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Teaching translation of specialised legal texts – on the basis of official documents (birth certificate)

Edyta Źrałka, Unesco Chair for Translation Studies and Intercultural Communication, and Jagiellonian University, Cracow, Faculty of Philology


The main concern of the article is to present ideas about how to teach translation of specialised texts. Such a topic was dictated by the need to educate students in that particular kind of translation, as they are going to deal with a growing number of specialised texts to translate in their future work as translators. Such translations need to be carried out according to a scheduled process. The article, presenting its stages, may be a source of reference to teachers of specialised translation, and also to students. The proposed model of translation is based on analysing parallel texts. The texts are birth certificates in English and Polish, as they represent a concise form of specialised legal texts, on the basis of which the particular stages of translation seem easy to demonstrate. The analyses are performed according to criteria determined to be indispensable for carrying out a translation of specialised texts, among which are reference to layout, vocabulary, grammatical constructions and style of language.


specialised texts, codified texts, parallel texts, standardised form, formula, terminology, nominalisation, polysemy, internationalisms.

1. Introduction

Official documents, such as certificates of birth or marriage, are among the most often translated specialised texts because of their extensive public usefulness. They are classified as legal texts (Olpińska 2003:166; Pieńkos 2003:124) for at least two reasons. First of all, they are used for matters connected with law, like proving a subject’s identity or marital status, and are prepared most often in the form of sworn translations. Secondly, they share many typical formal characteristics of other legal documents and, at the same time, specialised texts.

The concise construction of a birth certificate gives a teacher an opportunity to show many typical features of legal texts to future translators in a clear way. That is why it was chosen as a sample to be analysed for this article. The aim of the article is not only to show the characteristics of birth certificates in Polish and English, but also to use this comparison to present consecutive steps in the translation process.
The primary concern of the article is to provide guidance for teachers and students on how to use parallel texts and produce a good translation.

2. Criteria for pre-translation text

The very first piece of advice the teacher should give the students ahead of any translation process, is to identify elements of a particular source text, which seem of fundamental significance for translation. Such identification, through the process of source text analysis, gives the translator an opportunity to produce the best possible translation, as most pitfalls to avoid can be highlighted in that way. In the case of a non-literary text, the translation of which requires strict precision to keep the one and only proper meaning of the original message, this search for best translation patterns would be particularly important, but how to find best solutions for identified translation problems is a different matter. This time the role of the teacher would be to show the students that one of the most commonly used and effective methods to find such right patterns of translation is through the comparison of parallel texts.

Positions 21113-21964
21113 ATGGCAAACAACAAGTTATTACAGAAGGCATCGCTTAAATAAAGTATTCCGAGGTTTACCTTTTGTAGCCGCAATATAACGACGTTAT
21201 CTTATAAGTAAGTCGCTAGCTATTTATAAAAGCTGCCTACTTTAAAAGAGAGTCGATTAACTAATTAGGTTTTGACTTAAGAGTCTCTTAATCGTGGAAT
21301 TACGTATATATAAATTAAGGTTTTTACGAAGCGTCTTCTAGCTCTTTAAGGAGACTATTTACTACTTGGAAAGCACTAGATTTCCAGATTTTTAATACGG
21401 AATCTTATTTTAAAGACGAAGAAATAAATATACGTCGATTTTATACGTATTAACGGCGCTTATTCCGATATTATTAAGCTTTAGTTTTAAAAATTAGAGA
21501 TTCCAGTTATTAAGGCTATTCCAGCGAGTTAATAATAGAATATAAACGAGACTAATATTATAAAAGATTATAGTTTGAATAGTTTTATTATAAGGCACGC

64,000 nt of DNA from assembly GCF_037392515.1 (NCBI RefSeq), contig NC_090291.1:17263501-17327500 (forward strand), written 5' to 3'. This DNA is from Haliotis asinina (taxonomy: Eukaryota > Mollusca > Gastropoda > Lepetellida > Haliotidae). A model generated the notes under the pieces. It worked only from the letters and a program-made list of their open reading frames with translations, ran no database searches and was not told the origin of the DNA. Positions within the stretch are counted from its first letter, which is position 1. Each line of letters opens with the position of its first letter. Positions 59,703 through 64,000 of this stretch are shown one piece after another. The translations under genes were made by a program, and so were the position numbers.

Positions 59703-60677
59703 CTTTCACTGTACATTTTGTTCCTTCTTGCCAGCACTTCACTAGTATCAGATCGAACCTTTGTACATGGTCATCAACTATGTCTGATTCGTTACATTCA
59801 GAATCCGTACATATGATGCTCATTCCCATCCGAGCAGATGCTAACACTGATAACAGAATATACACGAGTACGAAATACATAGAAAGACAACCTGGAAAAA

To give the students an idea of what a specialised text is, the first step the teacher should take is to have the students search for elements that are characteristic of the specialised text and thus would be particularly important for translation. This is possible through extensive practical study, but where the students are concerned, the teacher may help them find needed clues for constructive analyses in definitions and characteristics of specialised texts, given by different authors. On the basis of the definitions presented in the literature that the students have at their disposal, they can build up their knowledge on the issue and try to find the important features in a given text.

Through the literature study the students will learn that specialised texts use a special kind of language. Such a language of specialised knowledge (in English often referred to as LSP – language for special purposes) has its own technical lexicon, the fundamentals of which are a particular system of terminology, and specific rules of introducing terminological units into a text, namely its own cognitive syntax. The syntax of specialised texts should serve as a means to obtain clarity, univocal character and precision of thought.

As for the terminology, it is always based on specific terms, relevant to a particular field of science or technology. In general, a term is one word or a few words taken together, an abbreviation, or combination of (a) word(s) and symbol(s) that express different notions. Sufficient frequency of using a lexical unit in relation to a given notion has a decisive role in constituting a term. Terms are not charged emotionally. That is why diminutive or augmentative suffixes are not typical of specialised vocabulary in languages in which they are generally accepted. Multi-word and international terms (often with Greek or Latin roots), the same as neologisms, are also used.